Zumba injuries: Why the road to good health could hurt you and how to stay safe

Zumba injuries: Why the road to good health could hurt you and how to stay safe

CREATED Feb 25, 2013

Reporter: Maggie Vespa

TUCSON (KGUN9-TV) - In today's body-conscious culture... it seems people will try anything to slim down and tone up.

The latest fitness craze to sweep the nation?  
It's called "Zumba".
In case you've been living under an aerobic rock, Zumba is a fast-paced, high-intensity workout, set to latin music.
But before you lace up your dancing shoes, be warned.  Experts say the road good health could hurt you.
Whether it's the music, the moves, or the mouth on the instructor, something about Zumba has people hooked.
9OYS reporter Maggie Vespa asked participants, "What do you like about it?"
"It's just... it's music," said one participant.  "All it is, you're just dancing to different kinds of music.  Salsa, Mirengue, Cumbias."
"It's a little bit of hip hop, a little bit of latin," said another.
"It's not like any other aerobics.  It makes you move," said a third.
And this Wednesday night class at the Lohse Family YMCA isn't the only group caught up in the Zumba craze; not by a long shot.
Its creators estimate 12 million people worldwide Zumba away the calories each week, but experts warn, if you're not careful, this latin dance craze could be dangerous.
According to both Consumer Reports and the American Academy of Orthopedic Surgeons, the number of Zumba-related injuries is on the rise and has been for months.     
Common complaints include sprains to the back, knees and ankles.
Vespa sat down with local physical therapist John Woolf to find out if the trend holds true locally.
"I have heard people talking about Zumba injuries, and i think it's interesting," he said.
Woolf is the managing partner of Proactive Physical Therapy in Tucson.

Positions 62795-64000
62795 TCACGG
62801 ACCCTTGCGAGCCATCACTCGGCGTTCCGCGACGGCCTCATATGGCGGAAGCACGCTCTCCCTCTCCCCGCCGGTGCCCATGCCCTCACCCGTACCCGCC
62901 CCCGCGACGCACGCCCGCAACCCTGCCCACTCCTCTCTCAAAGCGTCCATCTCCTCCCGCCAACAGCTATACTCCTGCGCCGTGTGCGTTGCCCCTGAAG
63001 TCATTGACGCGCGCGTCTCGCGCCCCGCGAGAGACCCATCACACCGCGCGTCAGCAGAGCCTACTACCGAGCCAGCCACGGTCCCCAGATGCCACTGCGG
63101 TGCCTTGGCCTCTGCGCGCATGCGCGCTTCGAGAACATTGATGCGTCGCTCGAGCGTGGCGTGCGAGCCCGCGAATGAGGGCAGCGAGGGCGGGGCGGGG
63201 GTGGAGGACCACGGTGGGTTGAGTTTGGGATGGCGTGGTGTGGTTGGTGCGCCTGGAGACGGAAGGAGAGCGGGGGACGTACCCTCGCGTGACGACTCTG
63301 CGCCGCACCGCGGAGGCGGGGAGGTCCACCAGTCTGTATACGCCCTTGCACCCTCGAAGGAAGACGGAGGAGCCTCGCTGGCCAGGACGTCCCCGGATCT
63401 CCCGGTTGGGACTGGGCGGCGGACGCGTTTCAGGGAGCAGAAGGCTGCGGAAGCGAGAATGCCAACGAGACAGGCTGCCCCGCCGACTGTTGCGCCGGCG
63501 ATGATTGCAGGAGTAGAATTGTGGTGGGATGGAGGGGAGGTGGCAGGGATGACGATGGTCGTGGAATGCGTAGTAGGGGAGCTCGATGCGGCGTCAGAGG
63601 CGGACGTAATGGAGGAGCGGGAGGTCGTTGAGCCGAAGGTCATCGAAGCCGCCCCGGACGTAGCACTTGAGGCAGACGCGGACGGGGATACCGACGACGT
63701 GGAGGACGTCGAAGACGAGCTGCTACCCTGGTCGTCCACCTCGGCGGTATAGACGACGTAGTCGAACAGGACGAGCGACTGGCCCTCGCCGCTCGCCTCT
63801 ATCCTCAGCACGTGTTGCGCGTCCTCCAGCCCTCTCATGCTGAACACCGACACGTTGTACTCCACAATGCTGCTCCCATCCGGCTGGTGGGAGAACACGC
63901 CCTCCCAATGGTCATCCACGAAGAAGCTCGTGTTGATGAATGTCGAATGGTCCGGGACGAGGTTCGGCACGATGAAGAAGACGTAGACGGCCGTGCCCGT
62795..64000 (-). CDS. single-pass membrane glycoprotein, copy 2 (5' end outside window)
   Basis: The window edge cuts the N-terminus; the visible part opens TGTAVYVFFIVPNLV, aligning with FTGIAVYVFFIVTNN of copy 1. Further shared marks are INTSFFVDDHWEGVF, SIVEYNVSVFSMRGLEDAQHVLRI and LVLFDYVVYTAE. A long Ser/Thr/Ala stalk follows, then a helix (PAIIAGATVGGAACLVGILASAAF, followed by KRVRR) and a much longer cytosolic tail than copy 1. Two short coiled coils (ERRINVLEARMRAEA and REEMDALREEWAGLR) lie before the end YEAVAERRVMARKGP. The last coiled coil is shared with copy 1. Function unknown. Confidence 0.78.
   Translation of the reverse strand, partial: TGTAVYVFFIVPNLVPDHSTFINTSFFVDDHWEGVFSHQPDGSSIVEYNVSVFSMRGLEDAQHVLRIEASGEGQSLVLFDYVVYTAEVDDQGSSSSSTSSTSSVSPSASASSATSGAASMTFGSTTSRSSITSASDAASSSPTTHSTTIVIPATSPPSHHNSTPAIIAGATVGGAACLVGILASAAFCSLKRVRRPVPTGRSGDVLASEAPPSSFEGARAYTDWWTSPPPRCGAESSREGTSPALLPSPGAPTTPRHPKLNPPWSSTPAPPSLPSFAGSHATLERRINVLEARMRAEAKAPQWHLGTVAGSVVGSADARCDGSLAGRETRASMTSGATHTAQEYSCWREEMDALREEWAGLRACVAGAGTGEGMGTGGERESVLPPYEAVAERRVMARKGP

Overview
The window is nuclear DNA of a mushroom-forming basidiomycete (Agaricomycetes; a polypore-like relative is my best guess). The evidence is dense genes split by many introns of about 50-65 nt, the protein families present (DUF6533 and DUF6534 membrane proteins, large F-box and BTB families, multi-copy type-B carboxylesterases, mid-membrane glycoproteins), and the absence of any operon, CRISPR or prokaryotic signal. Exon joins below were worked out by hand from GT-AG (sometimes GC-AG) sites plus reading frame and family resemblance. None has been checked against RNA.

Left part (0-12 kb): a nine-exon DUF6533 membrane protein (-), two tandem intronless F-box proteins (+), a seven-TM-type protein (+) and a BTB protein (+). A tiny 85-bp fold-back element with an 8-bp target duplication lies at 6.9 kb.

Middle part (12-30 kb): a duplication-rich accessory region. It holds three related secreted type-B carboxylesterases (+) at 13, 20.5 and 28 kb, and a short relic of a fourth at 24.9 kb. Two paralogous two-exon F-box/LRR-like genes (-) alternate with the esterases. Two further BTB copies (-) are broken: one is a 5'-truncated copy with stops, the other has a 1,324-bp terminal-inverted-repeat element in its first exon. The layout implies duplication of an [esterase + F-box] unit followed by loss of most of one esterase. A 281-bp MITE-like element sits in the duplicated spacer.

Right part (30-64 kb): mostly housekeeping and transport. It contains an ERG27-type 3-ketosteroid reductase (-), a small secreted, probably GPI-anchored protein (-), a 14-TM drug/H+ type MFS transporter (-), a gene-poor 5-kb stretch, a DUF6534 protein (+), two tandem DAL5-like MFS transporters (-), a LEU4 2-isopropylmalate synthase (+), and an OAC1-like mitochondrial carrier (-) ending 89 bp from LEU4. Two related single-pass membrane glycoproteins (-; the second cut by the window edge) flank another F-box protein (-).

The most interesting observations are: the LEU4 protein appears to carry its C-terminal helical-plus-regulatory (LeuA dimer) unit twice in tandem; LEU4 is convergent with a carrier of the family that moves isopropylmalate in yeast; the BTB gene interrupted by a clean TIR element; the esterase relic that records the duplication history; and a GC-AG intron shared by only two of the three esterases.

He tells me in many ways, the boost in Zumba boo boos is reminiscent of the same old song and dance.
Vespa asked, "When new workout trends like this, like Tae Bo, like Zumba come around, do you start to see another rush of injuries come in the door?"
"We do," answered Woolf.  "We start to see a shift in our volume a little bit."
And often he says patients' stories are sewn together by one common, overzealous thread.
"They try to accomplish a task or complete a course or a boot camp or something, but yet have not really prepared their body to succeed."
And the best ways to succeed?
Woolf recommends starting slow.  When getting into shape, begin by walking or jogging, and build to a class like zumba.
Also, avoid "injury amnesia."  If you have a back, knee or ankle problem, take proper precautions, including consulting your doctor.
All advice preached at the Y and, perhaps even more, at Curves, where instructors craft their Zumba classes to cater to a lower impact crowd.
"I'm always looking back and making sure that everyone's okay, and that's why I give modifications, making sure that people can do only what they can do," said instructor Danielle DePorter.
And participants appreciate the pre-set limits.  That's because, as Woolf predicted, some are working out into their golden years.
"We do it at our own pace," said participant Jane Szaniszlo. "We don't do a lot of jumping because some of us have false knees and false hips."
Others are working with past injuries.
"I have shoulder injuries and elbow injuries from softball, knee injuries from volleyball, and I broke my foot once playing softball," said Megan Barnett.
So in a nutshell, experts and Zumba-converts alike say the advice is simple.
When looking to step up your work out regimine, know your limits, and know what you're getting into, which, when done right, participants say, is a great workout.
That is, if you can keep the beat.